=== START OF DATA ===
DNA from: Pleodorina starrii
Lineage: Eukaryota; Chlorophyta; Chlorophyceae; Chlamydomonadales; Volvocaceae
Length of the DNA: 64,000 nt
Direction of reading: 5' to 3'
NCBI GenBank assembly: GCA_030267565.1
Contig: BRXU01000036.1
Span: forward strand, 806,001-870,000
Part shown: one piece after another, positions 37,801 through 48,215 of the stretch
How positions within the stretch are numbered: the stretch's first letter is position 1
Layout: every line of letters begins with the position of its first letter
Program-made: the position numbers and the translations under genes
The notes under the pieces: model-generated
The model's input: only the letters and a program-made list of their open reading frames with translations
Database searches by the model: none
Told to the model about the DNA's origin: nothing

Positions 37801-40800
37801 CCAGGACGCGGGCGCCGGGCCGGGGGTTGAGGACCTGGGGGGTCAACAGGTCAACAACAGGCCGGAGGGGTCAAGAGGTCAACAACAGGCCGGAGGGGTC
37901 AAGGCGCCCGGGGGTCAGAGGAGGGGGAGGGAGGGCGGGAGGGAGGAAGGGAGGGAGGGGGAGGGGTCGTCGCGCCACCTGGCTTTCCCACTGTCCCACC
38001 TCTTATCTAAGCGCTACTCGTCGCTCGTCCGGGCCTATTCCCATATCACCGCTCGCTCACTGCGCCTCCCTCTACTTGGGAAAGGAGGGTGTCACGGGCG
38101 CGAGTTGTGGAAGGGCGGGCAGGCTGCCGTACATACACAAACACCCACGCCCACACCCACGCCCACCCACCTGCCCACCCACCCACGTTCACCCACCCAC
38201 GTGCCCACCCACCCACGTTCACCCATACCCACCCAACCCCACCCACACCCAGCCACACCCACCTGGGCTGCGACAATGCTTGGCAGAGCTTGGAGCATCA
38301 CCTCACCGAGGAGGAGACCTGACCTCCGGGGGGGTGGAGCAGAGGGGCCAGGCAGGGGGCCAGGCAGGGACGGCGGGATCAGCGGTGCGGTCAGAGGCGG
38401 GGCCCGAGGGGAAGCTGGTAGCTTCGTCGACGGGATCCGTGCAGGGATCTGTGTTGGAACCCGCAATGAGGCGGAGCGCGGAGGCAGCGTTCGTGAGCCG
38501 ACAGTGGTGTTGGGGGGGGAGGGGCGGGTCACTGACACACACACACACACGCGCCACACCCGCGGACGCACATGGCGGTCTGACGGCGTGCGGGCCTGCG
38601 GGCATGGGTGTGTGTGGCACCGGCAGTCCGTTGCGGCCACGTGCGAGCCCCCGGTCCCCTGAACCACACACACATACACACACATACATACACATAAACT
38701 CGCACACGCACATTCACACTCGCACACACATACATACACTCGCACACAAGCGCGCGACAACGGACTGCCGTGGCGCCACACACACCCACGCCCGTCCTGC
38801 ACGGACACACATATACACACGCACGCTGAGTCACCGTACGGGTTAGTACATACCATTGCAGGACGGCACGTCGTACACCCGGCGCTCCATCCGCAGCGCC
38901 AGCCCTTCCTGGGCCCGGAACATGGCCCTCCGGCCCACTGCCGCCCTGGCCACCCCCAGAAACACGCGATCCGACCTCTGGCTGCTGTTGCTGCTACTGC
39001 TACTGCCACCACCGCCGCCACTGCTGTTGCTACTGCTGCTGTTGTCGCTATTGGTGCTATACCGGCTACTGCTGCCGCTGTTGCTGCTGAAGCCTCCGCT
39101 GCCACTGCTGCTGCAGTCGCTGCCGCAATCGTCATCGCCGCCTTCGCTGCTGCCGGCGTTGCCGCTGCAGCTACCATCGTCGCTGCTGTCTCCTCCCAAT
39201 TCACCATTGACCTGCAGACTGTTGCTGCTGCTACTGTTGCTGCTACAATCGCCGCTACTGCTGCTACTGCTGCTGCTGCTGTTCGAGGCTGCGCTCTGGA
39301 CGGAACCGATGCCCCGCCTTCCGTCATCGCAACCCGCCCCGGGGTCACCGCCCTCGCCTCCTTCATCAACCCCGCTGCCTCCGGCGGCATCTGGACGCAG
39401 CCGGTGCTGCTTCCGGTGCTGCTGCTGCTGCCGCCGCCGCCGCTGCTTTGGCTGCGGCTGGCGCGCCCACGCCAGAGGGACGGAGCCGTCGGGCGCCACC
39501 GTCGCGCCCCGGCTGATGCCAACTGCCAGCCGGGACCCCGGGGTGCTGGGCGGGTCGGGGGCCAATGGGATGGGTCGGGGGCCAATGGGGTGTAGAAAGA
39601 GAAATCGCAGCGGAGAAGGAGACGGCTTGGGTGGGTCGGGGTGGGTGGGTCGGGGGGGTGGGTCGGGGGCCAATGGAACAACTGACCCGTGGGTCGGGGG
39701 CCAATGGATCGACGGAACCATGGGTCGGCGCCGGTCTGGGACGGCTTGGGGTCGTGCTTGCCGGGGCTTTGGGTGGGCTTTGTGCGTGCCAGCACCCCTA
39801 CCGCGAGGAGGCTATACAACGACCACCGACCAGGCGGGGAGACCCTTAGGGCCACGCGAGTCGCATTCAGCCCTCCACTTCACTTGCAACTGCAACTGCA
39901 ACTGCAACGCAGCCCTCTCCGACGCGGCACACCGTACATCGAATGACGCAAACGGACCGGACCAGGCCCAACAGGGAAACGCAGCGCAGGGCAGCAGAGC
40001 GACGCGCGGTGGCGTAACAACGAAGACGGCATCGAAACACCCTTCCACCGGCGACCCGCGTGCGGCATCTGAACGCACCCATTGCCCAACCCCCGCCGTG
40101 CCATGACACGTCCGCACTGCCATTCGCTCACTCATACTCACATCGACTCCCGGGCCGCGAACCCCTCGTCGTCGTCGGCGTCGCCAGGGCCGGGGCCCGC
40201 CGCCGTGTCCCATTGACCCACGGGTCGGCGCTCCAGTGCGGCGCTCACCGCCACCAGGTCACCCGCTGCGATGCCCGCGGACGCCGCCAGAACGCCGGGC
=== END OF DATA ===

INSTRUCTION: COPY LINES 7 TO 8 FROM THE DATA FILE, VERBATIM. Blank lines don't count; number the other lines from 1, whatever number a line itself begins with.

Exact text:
Span: forward strand, 806,001-870,000
Part shown: one piece after another, positions 37,801 through 48,215 of the stretch